Old label vs new label
❝ The U.S. Food and Drug Administration recently ordered up new nutrition labels for cereal boxes, candy bars, and every other packaged food item in the supermarket. Soon, they will list not just how much sugar is inside, but whether that sugar was naturally occurring, as in raisins, or added later, as on the flakes that come with them.
Though this additional information won’t be required until next year, health advocates predicted that such legally mandated disclosure would deliver less-sugary foods in its wake. They were right.
❝ Four Twizzler strawberry twists have the same sugar content as an apple, but clearly the fruit is a better choice — in no small part because it comes with fiber and Vitamin C. The FDA decision recognized that the source of sugar matters, and that listing “Sugars” alone doesn’t reflect that. The agency decision attempts to outsmart food manufacturers that commonly call added sugar ingredients by other names, such as high fructose corn syrup, agave, and fruit juice. Current-ingredients lists and nutrition-facts panels, the FDA was saying, can be surprisingly deceptive.
❝ Experts in both health and the food industry predicted that the new labels would lead to reformulated products, with those marketed as “healthy” likely to be the first to get makeovers. Now that manufacturers would have to show in no uncertain terms how much sugar was being added, they would cut it, just as they did with trans fats when their disclosure became required.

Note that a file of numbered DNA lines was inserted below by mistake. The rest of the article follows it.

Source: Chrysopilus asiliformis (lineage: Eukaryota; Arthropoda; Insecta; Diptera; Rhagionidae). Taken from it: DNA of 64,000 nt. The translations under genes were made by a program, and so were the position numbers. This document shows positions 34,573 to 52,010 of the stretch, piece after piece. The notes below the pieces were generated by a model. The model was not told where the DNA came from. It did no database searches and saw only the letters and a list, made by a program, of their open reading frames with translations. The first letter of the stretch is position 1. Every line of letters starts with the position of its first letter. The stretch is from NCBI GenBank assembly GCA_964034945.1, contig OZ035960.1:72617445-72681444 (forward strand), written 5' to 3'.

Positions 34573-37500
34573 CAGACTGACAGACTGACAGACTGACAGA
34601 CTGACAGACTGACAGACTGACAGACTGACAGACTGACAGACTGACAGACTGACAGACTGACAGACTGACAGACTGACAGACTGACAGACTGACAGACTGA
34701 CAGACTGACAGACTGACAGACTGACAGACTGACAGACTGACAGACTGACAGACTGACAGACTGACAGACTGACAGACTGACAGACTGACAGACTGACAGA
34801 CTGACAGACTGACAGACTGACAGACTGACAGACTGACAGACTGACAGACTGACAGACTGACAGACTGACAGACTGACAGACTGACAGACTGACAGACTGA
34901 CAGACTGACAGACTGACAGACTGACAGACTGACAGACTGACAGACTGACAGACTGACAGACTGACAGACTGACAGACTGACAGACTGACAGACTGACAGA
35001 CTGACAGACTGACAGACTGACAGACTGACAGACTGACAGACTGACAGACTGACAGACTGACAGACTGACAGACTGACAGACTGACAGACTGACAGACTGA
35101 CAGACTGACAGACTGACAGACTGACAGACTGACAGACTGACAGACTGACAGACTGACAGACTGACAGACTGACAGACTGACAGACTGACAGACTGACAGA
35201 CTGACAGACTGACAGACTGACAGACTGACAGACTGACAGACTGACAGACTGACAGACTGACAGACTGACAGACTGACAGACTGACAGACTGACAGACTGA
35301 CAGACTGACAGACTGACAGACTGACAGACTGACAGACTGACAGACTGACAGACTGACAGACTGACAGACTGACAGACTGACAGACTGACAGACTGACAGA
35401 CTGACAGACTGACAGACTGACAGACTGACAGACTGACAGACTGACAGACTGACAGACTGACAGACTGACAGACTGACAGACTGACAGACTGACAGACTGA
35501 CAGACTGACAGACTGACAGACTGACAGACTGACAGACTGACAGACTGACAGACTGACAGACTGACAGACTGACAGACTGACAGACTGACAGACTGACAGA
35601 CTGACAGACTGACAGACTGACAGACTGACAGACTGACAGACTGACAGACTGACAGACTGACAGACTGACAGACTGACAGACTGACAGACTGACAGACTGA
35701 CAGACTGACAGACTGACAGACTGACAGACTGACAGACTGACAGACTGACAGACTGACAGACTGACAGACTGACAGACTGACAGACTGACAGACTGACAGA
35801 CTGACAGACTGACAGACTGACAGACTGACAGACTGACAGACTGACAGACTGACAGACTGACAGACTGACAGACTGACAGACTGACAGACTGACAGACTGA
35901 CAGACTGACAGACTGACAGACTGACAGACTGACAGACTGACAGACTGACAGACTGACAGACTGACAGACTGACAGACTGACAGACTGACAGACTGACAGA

Lo and behold, those predictions proved prescient. On Tuesday, Kind, maker of the increasingly popular fruit and nut bars, is to start posting the added sugar content of its more than 60 products on its website. The information, which will appear on the bars themselves early next year, shows that, as with other foods getting ingredient makeovers, some of the bars now have less added sugar than they once had. It also lets Kind be one of the first brands, if not the first, to give the new nutritional information to customers…
❝ Companies seem to recognize the rising consumer interest in ingredients and aren’t fighting the new FDA requirement. The Grocery Manufacturers Association called the update “timely,” noting that “consumer preferences have changed dramatically since the Nutrition Facts panel was first introduced.”…Only the Sugar Association, the trade group representing the companies that make all that added sugar, pushed back, saying, blah, blah, blah, blah.
An informed consumer has the opportunity to make better choices. We certainly try to do so in our family. I hope that you do, too. The new nutrition panels are supposed to be easier to read – which will be a big help to folks like me who never remembers to bring along his reading glasses.
I look pretty silly when I take a quick photo with my iPhone of the nutrition info on a box of cereal so I can enlarge it onscreen with my fingertips to readable size. 🙂